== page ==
Officials from BNSF Railway had a “good news, no news” message Wednesday, Oct. 1, for South Fork Valley residents concerned about train traffic.
The good news: The empty coal trains that have been rumbling through Acme for the past several weeks, delaying emergency responders, rattling windows and depriving people of sleep, should be gone by mid-month.
But Courtney Wallace and Gus Melonas, public relations officials from BNSF’s Seattle office, had little to say to the crowd assembled at Acme Presbyterian Church about the future of coal-train traffic in their valley.
What residents did learn was that it would be easier to run coal trains through their community, loaded or empty, than they had thought.
“We could run loaded coal trains on this route. We have no plans to do so,” Melonas told the 100 or so who attended the meeting, organized by Acme resident Kathie Maxey.
Jeff Margolis, owner of Everybody’s Store in Van Zandt and co-founder of Safeguard the South Fork, an organization created to keep coal trains off the east-county line, said he had thought the wetlands throughout the valley couldn’t support the heavy, loaded trains.
Not so, Melonas said, although the line would need “significant upgrades,” including new ties, track resurfacing and heavier rails.
“It could be done, but we’re spending on the (Bellingham) waterfront,” Melonas said. “That’s the plan.”
On that waterfront line that goes through Bellingham, BNSF plans to add a second track in 2015 alongside the existing rails from Ferndale to Custer. The railroad is in early stages of planning for another second track, between Bellingham and Ferndale.
BNSF is secretive about its construction plans, often to the frustration of affected residents. The public started to suspect some work was planned south of Ferndale because BNSF left behind a possible clue — it was storing railroad switches near the tracks off Rural Avenue. BNSF apparently was talking only to residents of Marietta who would be directly affected by the second track, including one Rural Avenue resident whose property BNSF staked off in preparation for removing her driveway.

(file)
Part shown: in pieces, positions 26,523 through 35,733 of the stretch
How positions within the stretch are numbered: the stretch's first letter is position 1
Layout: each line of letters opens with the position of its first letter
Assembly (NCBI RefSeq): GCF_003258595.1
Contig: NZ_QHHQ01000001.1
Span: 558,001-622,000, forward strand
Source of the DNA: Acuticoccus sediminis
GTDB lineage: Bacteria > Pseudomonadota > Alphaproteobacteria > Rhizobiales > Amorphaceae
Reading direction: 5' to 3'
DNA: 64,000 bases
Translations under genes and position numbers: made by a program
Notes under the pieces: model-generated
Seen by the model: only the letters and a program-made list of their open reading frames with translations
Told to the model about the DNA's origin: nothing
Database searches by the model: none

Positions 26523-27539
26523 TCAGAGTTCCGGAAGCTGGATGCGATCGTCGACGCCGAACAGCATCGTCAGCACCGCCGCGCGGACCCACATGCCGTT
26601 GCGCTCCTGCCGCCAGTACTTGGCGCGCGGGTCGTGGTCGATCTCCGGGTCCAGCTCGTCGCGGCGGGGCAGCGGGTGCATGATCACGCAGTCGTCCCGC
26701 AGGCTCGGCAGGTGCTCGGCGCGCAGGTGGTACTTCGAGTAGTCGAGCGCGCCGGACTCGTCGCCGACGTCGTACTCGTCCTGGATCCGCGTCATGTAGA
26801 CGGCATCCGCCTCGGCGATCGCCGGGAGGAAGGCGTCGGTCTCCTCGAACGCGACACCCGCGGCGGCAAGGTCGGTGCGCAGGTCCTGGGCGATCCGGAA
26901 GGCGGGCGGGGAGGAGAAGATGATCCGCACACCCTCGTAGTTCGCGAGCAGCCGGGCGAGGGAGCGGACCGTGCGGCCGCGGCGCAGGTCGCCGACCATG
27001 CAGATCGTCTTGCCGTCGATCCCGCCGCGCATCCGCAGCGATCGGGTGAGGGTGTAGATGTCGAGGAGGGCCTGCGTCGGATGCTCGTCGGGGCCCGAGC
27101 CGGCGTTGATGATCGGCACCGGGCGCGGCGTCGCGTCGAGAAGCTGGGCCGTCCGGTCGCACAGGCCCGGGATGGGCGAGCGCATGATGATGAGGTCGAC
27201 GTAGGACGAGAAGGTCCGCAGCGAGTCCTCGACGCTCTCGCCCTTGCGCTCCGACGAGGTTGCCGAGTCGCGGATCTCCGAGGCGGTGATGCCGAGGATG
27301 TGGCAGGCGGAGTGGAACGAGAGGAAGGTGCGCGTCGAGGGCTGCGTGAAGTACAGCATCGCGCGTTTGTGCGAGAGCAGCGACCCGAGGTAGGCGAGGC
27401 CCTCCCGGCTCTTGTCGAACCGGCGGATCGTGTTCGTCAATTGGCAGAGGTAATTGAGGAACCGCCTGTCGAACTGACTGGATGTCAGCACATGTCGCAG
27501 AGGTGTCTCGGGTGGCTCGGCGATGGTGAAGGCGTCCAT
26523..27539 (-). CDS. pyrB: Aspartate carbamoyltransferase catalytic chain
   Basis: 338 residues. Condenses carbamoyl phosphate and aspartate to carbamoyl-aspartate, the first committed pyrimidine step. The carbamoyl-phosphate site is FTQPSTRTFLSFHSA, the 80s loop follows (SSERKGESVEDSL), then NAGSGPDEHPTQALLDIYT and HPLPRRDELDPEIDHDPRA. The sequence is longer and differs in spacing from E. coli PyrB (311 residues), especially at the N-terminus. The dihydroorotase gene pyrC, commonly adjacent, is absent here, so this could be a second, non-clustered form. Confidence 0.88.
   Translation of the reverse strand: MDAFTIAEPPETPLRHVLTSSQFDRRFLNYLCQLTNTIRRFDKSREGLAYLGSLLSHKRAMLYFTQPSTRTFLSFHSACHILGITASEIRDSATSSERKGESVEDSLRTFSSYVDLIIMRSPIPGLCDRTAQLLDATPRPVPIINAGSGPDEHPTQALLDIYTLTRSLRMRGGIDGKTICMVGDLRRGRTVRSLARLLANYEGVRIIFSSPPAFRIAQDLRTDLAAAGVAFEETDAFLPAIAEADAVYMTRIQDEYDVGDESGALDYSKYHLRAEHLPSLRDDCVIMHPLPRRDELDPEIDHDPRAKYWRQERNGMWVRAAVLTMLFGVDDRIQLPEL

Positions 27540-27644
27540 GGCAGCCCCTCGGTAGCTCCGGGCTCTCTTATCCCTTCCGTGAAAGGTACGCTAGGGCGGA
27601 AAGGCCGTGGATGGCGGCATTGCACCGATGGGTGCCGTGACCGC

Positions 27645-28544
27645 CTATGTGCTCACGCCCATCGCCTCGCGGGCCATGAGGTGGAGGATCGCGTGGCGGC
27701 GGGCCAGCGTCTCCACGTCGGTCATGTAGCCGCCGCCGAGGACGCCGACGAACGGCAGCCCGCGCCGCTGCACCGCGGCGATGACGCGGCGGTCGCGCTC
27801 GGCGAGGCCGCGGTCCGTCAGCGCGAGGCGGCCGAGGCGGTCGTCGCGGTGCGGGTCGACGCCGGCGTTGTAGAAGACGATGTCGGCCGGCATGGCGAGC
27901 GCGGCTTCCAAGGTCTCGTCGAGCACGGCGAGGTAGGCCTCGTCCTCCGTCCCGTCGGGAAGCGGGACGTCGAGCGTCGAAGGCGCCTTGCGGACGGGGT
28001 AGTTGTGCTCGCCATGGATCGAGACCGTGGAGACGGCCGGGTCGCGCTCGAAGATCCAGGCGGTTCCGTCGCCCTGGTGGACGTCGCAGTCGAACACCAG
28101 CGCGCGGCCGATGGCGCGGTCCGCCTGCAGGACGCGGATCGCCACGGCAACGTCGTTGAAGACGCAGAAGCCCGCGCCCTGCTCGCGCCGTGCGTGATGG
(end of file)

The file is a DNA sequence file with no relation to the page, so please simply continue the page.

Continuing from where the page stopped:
Someone at Wednesday’s meeting said he would like to see copies of BNSF’s plans for growth on the rails in Acme, the so-called Sumas Line.
“We don’t put that out to the public,” Melonas said. “We’re not trying to hide anything. Proprietary information — we don’t just put it out.”
He would respond to individual inquiries about near-term plans, he said, at Gus.Melonas@bnsf.com.
The empty coal trains were moved to the Sumas Line over the summer because the waterfront line was being upgraded. Melonas said that the maintenance equipment would be out of the way, and all coal trains to and from Canada would be back on the waterfront by Oct. 15, or 15 days later than initially announced.
Still, Acme residents took the opportunity at Wednesday’s meeting to air their complaints about the increased train traffic.
Acme Fire Chief Elvin Kalsbeek said emergency responders have been delayed multiple times on the same call because the slowly moving trains block one road, then another, then another on the responder’s route. It took the fire chief’s daughter, herself a first responder, 35 minutes to get to a car crash, Kalsbeek said.
“That’s not acceptable,” he said.
BNSF officials said they would report this problem at the Seattle operations office, to see if it couldn’t be corrected before the coal trains stop going through Acme. Melonas and Wallace also promised to review how engineers are using their horns at crossings. Acme residents said some engineers were overzealous with the warning sounds, causing community members to lose sleep.
“You should be able to get your sleep at night,” Wallace said. “We’ll definitely bring that back to the team.”
In recent decades, residents could practically set their watch by the two trains that came through Acme, six days a week. The old, familiar background noise that many valley residents said they liked — it was the sound of men working, one said — will return in two weeks.
“Two trains a day for 20 years, that’s what we’re used to around here,” said Maxey, a 21-year Acme resident.
How much longer that will last, no one can say — not even the railroad company.